The Power of One More – Ed Mylett

“Here’s a simple example that illustrates the point. When you were a child, the first time you tried to ride a bicycle, you didn’t do so well, did you? You probably started with training wheels, going slow, and with your mom or your dad by your side to steady you. As you climbed on your bike day after day, you got better at learning how to balance, pedal, and go foreword. Eventually, those training wheels came off, and slowly but surely you started to ride away on your own. Not long after that, you were whizzing up and down streets and sidewalks without a care in the world. And your life had changed forever. Until you understand and embrace the fundamental, life-changing power of One More Try, you won’t fully understand why it’s essential to try and make one more call, do one more set in the gym, meet one more person at a conversation, or learn one more skill to put you head and shoulders above everyone else. When you act and do the same things as everyone else, you’ll get the same results as everyone else. When you implement a One More Try mentality, that’s where you’ll find your greatest successes and your most significant personal growth. Doing so also will give you more confidence than your competitors. It’s a secret weapon of sorts. Although they may not see it, you’ll know you’re willing to do more than them. That’s a tremendous advantage in your favor. This isn’t exactly a new idea. Confucius understood the battles that go on in a person’s mind when he wrote, “The man who thinks he can and the man who thinks he can’t are both right.”

Confucius knew that an individual executes to the level of what he or she believes in themselves. Confidence fuels your belief that you’re worthy of making One More Try.

Many people like to think of themselves as overachievers. If you call yourself an overachiever, you’re declaring that your standard practice is to go above and beyond what’s necessary for achievement.

There is another critical component to this. Even though you may be willing to do the things that other people aren’t willing to do, you must be intentional and look for opportunities in everything you do. That mindset must become second nature to you. When you practice this strategy long enough, it becomes a reflex. You don’t think about it. You just do it.

I learned long time ago that we all have the wisdom inside us to create the future we want for ourselves. Most of us simply don’t tap into this rich vein, for whatever reason. We block that part of our identity and accept something less.

Sometimes we accept a lesser life because we weren’t given a good role model to follow, or we’ve suffered through adversity that’s made us mentally fragile. We wither under criticism and refuse to dig deeper to find the mental toughness and grit that even we didn’t know we had. Here’s something that should excite you. When you do break through, the places where One More Try takes place are a lot less crowded than when you run with the pack. Most people give up. They don’t do the work you’re willing to do. So they won’t get the results you’ll get.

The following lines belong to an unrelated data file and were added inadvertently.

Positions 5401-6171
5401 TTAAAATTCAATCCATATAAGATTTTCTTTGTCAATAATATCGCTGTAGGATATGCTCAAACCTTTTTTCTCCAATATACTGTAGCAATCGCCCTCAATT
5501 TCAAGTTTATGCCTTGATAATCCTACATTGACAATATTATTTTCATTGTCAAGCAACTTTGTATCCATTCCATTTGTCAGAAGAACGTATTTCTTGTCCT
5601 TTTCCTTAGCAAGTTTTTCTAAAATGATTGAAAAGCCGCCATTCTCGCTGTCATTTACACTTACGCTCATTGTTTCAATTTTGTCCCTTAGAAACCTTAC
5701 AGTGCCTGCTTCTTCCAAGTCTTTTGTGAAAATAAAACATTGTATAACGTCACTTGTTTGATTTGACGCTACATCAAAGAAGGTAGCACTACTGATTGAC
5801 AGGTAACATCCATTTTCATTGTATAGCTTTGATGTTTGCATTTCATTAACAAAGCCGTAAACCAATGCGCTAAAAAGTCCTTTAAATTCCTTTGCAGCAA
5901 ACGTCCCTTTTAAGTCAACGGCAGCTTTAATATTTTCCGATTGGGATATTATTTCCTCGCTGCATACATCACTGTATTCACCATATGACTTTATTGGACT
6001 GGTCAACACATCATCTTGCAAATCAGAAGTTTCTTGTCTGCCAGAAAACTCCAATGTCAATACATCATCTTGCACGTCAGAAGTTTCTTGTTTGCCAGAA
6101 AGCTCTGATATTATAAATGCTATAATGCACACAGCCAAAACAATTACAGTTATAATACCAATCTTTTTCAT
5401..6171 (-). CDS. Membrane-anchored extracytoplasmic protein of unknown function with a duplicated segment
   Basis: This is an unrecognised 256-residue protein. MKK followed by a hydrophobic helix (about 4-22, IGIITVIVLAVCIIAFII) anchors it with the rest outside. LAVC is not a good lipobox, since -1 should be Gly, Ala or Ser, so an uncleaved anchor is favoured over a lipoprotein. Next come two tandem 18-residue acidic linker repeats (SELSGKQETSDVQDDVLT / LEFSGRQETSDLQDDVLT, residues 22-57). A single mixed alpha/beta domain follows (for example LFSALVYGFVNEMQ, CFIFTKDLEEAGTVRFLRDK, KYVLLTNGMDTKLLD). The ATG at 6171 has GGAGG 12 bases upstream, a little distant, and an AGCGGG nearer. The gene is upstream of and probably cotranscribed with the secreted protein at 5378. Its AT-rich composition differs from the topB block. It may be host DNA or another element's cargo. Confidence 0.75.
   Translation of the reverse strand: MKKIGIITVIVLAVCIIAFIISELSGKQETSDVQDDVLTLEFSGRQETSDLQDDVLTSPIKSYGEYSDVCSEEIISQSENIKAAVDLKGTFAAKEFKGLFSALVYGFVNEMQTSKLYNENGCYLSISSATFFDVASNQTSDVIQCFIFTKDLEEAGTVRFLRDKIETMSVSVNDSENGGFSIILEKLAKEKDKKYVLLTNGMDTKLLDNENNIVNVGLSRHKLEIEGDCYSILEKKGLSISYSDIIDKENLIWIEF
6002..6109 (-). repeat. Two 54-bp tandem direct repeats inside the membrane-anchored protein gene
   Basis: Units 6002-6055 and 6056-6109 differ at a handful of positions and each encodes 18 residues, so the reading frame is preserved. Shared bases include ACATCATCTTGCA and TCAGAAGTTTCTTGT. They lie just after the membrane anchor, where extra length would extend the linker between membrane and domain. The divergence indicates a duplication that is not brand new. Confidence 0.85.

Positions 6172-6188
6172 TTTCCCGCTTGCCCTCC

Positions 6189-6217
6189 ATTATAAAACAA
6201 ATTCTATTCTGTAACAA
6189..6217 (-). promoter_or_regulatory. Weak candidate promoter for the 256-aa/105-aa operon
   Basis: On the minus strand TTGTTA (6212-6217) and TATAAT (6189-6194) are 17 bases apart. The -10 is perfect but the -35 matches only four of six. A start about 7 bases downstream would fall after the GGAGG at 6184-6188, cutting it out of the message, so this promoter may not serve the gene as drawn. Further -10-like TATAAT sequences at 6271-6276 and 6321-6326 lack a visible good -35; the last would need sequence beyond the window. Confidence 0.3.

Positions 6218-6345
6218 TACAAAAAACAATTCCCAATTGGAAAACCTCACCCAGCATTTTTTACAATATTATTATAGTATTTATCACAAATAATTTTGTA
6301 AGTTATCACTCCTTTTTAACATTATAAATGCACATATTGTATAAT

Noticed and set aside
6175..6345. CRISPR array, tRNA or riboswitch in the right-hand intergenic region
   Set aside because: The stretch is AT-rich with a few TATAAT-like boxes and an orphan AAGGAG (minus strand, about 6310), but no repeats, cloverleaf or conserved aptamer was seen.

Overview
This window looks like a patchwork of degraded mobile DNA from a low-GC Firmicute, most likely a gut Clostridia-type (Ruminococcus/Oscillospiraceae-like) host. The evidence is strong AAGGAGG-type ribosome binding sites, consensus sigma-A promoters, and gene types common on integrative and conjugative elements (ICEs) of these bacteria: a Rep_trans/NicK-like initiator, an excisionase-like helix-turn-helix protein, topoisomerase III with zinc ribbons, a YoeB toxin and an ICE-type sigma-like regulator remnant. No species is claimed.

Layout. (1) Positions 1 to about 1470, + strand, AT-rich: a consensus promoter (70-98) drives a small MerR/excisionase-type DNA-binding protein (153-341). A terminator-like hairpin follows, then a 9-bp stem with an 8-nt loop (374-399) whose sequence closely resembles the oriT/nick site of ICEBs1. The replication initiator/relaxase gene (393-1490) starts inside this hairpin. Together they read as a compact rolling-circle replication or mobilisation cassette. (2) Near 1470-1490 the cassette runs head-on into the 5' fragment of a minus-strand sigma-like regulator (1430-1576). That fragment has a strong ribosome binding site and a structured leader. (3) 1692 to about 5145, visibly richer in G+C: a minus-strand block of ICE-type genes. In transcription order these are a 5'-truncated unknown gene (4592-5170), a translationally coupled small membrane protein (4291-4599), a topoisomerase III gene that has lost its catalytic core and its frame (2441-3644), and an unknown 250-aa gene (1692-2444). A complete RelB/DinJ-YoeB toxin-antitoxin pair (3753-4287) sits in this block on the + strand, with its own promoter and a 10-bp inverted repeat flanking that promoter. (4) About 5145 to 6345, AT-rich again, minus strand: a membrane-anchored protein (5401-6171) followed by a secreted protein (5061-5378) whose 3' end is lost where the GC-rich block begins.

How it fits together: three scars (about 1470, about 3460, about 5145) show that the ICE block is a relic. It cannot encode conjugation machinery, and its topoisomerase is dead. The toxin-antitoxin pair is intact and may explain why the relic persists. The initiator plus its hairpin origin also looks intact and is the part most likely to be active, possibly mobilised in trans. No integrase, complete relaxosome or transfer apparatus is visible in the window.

Changing you emotional mindset is a challenge, I’m not going to lie. There are mental barriers to overcome when you’ve been pre-conditioned to think a certain way, a way that brings you comfort and goes to great lengths to avoid pain. Often, the actions you take in your life are because you think they’ll give you a particular emotional response. You buy flowers for your wife or girlfriend because you want to show your love for her and feel the love in return. You take a long walk on a beach or a hike alone in a park as a way to clear your mind and find peace. You work your butt off to reach a year-end work goal because you know you’ll enjoy the recognition you receive and the pride you’ll feel. Emotions are stronger and more permanent than feelings. Feelings are emotional reactions. They’re more transitory, and shallow in nature. Emotional responses run deeper and can be measured by physical cues. What’s mother’s heart does not race when her child comes home from a long deployment in the military to surprise her? If you get in a fight with your spouse, at some point, they’ll stop talking to you, but their body language will tell you all you need to know. Studies have even shown that unhealthy anger in its repressed state has been linked to cancer. Unaccompanied by positive emotions, negative emotions can create an endless stream of ruminations. This repeated negative thinking increases the brain’s stress levels, flooding our bodies with the stress hormone cortisol. That can lead to depression, overeating, drug and alcohol abuse, high blood pressure, and cardiovascular disease.

Although you want to hoard and experience only positive emotions, the fact is that all emotions are entirely normal to experience. That means anger, fear, disgust, sadness, contempt, shame, guilt, and other emotions we perceive as negative are just as normal as surprise, happiness, satisfaction, joy, and relief, to name a few. When you try to repress perceived negative emotions in your favor of only seeking and allowing positive emotions to exist in your mind, you tip a delicate balance that causes problems instead.

People are intentional about their actions, but rarely do we spend enough time thinking about the emotions attached to those actions. And we must be truthful when we do so. Rich Dad, Poor Dad author Robert Kiyosaki puts it this way: “Emotions are what makes us human. Makes us real. The word emotion stands for energy in motion. Be truthful about your emotions and use your mind and emotions in your favor and not against yourself.”

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